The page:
As an adoption professional and mom, I have witnessed the healing powers of a known personal history and the destructive powers of an unknown one.
Social Medical Histories and Lifebooks that tell the stories and share detailed medical information for adoptees and foster youth are often seen as “extras” or necessary boxes to be checked. Requirements to be fulfilled.
But I think they are POWERFUL tools that make an impact for generations, answer young people’s questions, and enable the holders of knowledge to share what they know.
I believe that high-quality social medical histories and Lifebooks are two of the most important pieces of “paperwork” that can be completed for a foster child or adopted person, and it is worth taking the time to do it well.
This is the idea of Power of Story. We are an organization focused on bringing the power of story to the world of adoption and care through high-quality and nuanced Social Medical Histories, Lifebooks, and workshops.
Power of Story is able to work with agencies, organizations, counties, and individual communities through our interactive live or virtual workshops. We work with those in open as well as closed adoptions and foster care journeys, capturing the personal stories of those children who have been involved in the child welfare system. We also love working with birth mothers and birth fathers by giving them a chance to share what they know about their child’s health care history as well as photos and their wishes regarding what their child’s future will look like. We do all of this through respectful person-centered work.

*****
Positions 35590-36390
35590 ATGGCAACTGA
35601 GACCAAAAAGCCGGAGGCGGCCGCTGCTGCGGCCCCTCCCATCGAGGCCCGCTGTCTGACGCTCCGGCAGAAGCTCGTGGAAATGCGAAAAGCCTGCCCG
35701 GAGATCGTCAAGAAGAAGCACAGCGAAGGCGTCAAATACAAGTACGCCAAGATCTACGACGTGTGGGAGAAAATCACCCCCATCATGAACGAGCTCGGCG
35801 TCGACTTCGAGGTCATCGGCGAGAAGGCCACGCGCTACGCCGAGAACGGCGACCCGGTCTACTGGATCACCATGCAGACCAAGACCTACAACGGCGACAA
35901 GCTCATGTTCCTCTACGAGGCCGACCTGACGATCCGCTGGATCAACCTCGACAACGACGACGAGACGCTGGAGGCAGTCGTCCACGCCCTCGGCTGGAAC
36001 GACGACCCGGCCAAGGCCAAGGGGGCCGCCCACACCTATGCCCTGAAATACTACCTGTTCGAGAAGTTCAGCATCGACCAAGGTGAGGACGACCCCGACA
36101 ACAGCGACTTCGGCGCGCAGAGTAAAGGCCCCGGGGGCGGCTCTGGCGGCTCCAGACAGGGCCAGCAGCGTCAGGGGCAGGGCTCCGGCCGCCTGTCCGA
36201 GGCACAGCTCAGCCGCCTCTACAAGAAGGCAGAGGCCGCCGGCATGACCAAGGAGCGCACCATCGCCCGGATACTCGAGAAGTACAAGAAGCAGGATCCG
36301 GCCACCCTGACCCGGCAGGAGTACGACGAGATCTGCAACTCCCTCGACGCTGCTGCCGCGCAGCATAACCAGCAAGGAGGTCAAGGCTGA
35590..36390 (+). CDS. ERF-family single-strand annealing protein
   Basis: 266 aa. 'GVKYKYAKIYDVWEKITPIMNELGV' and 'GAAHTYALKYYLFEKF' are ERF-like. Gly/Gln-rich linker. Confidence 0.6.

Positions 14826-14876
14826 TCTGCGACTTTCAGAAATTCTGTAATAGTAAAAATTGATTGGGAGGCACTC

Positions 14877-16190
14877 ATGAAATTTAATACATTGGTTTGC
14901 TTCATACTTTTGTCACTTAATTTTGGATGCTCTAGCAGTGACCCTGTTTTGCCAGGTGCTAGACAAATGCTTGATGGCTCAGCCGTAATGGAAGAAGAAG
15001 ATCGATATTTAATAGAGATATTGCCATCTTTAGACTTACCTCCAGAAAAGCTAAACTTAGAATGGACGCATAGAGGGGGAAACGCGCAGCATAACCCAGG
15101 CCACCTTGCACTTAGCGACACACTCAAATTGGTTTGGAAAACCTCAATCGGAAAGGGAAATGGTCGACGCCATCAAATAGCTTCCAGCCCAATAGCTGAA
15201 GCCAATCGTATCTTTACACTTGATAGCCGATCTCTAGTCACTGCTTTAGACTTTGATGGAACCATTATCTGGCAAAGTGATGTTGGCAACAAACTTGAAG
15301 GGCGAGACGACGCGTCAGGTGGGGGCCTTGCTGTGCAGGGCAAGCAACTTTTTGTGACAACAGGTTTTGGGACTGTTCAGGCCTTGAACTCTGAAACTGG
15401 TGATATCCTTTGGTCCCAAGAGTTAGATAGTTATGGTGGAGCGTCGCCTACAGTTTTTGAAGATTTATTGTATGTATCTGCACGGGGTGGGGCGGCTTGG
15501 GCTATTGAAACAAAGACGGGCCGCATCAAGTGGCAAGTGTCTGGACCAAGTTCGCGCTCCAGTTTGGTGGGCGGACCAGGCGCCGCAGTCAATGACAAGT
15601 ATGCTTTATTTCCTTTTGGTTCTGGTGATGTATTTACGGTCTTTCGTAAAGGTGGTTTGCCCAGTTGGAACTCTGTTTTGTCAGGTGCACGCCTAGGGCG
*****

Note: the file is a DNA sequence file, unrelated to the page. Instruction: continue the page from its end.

Alisa Matheson, Founder of Power of Story
In all of us there is a hunger, marrow-deep, to know our heritage– to know who we are and where we have come from. Without this enriching knowledge, there is a hollow yearning. Alex Haley, Roots
Memories in care are slippery because there’s no one to recall them as the years pass. In a few months I would be in a different home with a different set of people who had no idea of this moment. How could it matter if no one recalls it? Lemn Sissay, UK Former Foster Youth
… this information isn’t just for me; this is for my children. Because they were my biological children, there’s a black hole for them as well. Linsey Furry, Adult Adoptee
…Children need a foundation for “self”; they need the truth AND they need to feel empowered by their story. Kids can’t go forward without a past. Jean MacLeod
…If you don’t know who you are, then you don’t know where anything else fits. Rev Katie Lee
When children are repeatedly separated by multiple moves from those individuals with whom they have shared life experiences, their personal history becomes fragmented. It becomes more difficult for them to develop a strong sense of self and for them to understand how the past influences present behaviors… Our past history confirms who we are and provides us with a sense of identity. Vera Fahlberg
Family stories provide a historical context for children, informing them of how they fit into a larger life framework. Family narratives are the way through which children and adolescents connect across generations and create self-identity. The whole process of sharing of family history and stories helps children develop a sense of self, connected to previous generations. By anchoring oneself in family history, children develop a sense of place and security that may facilitate self-confidence and self-competence. Rakesh Maurya